A look though the keyhole of major French touristic sites during lockdown.

As we’re all currently seeing a lot more of the inside of our homes than perhaps we’d like,  we may all be finding new, imaginative ways of spending our free time.

Perhaps you’re daydreaming about past trips to all of your favourite places (France, of course)? 
Or maybe even deciding where to go for your first trip away (France, obviously) once this is all over?

As you had probably guessed, most of these places are closed at the moment, and all seems quiet on the surface – but is it really?
What actually happens in some of these museums, theme parks and tourist attractions? Who is looking after them? What goes on behind closed doors and what is it like looking after these places with no-one there?
Well, look no further, as we have picked out four of our favourite places, got in touch with the people who manage them, and found out for you what it is really like behind closed doors.
So relax, read on and enjoy a bit of French escapism!
A bientôt,
The Atout France press team
NAUSICAA: Life at the largest aquarium
in Europe

Since its opening in 1991, Nausicaá has welcomed over 17 million visitors from all around the world. Today, with the global spread of a coronavirus pandemic, the centre had to follow the French government's guidelines and, like most touristic sites in France and across the world, had to close its doors to the public until further notice. However, behind closed doors, life continues at Nausicaá in the most exceptional and endearing way. We had the pleasure of chatting with Dominique Mallevoy, Aquariologist at Nausicaá, in charge of keeping everything running smoothly for the animals, until the official reopening.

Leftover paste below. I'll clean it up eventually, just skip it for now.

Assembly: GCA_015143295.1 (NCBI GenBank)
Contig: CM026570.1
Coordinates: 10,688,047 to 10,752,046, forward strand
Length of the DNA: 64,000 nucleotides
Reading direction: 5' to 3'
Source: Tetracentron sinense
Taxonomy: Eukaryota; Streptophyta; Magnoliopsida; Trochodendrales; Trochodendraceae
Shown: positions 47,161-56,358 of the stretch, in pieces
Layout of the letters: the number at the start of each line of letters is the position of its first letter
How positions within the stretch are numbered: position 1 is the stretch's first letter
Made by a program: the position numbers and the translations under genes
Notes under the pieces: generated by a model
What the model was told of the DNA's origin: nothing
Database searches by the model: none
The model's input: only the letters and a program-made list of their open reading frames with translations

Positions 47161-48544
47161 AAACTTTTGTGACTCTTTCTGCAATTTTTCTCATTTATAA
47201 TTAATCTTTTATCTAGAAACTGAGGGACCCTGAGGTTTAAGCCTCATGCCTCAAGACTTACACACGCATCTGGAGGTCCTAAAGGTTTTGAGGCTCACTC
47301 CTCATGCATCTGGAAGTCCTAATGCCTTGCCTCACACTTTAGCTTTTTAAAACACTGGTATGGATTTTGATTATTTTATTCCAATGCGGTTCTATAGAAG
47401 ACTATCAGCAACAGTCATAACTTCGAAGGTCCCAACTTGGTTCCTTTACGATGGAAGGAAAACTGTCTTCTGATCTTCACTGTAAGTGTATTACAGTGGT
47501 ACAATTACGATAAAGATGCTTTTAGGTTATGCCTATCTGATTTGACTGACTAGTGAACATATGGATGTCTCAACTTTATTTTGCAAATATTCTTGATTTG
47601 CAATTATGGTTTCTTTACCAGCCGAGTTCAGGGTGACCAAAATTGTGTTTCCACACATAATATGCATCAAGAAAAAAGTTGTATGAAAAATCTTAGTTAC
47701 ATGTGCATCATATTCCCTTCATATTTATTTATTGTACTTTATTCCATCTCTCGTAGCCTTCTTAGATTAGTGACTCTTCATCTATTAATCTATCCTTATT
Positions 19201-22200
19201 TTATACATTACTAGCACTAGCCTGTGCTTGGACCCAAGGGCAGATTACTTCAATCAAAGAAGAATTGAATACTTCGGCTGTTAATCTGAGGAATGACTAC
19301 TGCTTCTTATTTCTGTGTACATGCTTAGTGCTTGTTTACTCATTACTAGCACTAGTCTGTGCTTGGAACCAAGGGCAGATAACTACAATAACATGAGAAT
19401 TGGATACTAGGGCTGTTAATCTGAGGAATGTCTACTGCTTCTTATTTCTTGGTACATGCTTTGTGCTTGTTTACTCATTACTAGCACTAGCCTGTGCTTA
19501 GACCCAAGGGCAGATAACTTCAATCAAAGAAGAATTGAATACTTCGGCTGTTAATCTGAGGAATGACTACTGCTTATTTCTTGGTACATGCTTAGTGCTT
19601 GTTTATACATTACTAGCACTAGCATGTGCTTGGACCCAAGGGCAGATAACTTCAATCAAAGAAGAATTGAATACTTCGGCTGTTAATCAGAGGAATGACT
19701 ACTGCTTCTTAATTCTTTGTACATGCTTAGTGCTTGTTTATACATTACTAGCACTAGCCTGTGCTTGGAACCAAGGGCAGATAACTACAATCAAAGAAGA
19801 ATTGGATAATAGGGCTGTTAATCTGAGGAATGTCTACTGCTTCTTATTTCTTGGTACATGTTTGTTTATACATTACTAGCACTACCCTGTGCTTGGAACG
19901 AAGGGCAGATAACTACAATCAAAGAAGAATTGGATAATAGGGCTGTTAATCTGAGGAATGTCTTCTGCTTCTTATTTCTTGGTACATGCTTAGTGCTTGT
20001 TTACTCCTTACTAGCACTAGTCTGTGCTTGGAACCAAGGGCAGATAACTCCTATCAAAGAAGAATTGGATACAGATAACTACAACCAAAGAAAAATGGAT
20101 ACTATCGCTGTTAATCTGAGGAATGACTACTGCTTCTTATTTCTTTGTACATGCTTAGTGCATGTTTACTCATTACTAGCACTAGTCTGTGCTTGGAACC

GIVERNY: Claude Monet's house and famous garden behind closed doors 
Claude Monet lived for forty-three years at his house at Giverny, Normandy. With a passion for gardening and colours, he conceived his flower garden and water garden as living works of art. In the absence of visitors, the Fondation Monet has created a virtual tour of the artist’s beautiful home on its website, alongside an interview with head gardener Jean-Marie Avisard on how the famous gardens are faring amid the lockdown. Visit the France Uncovered blog for English versions of the virtual tour commentary and interview, and immerse yourself in one of the most beautiful and inspiring places in France.



LE PUY DU FOU: A sneak peek at Vendée’s historical theme park

With five hotels, 20 food outlets, 15 shows and thousands of performers both human and animal, Vendée’s swashbuckling historical theme park is second only to Disneyland Paris in terms of visitor numbers in France. But what’s going on here during lockdown? There may be none of the two million annual visitors swarming the grounds, but with such a complexity of structures, systems and species to maintain, it couldn’t be as simple as downing tools and abandoning ship. We find out how the technicians, designers, gardeners and animal trainers are continuing their work.



LA CITE DU VIN: The Wine Museum in Bordeaux

Located in Bordeaux, the Cité du Vin has provided a unique experience to 400,000 visitors every year since its opening in 2016. With its iconic architecture, the museum’s different experiences and exhibitions are dedicated to promoting wine culture and heritage around the world. Due to the current lockdown, its temporary exhibition ‘Drink with the gods’ has been postponed to spring 2021. Marion Eybert explains the processes behind postponing an exhibition and how the teams at the Cité du Vin are currently adapting to their new work conditions during the lockdown.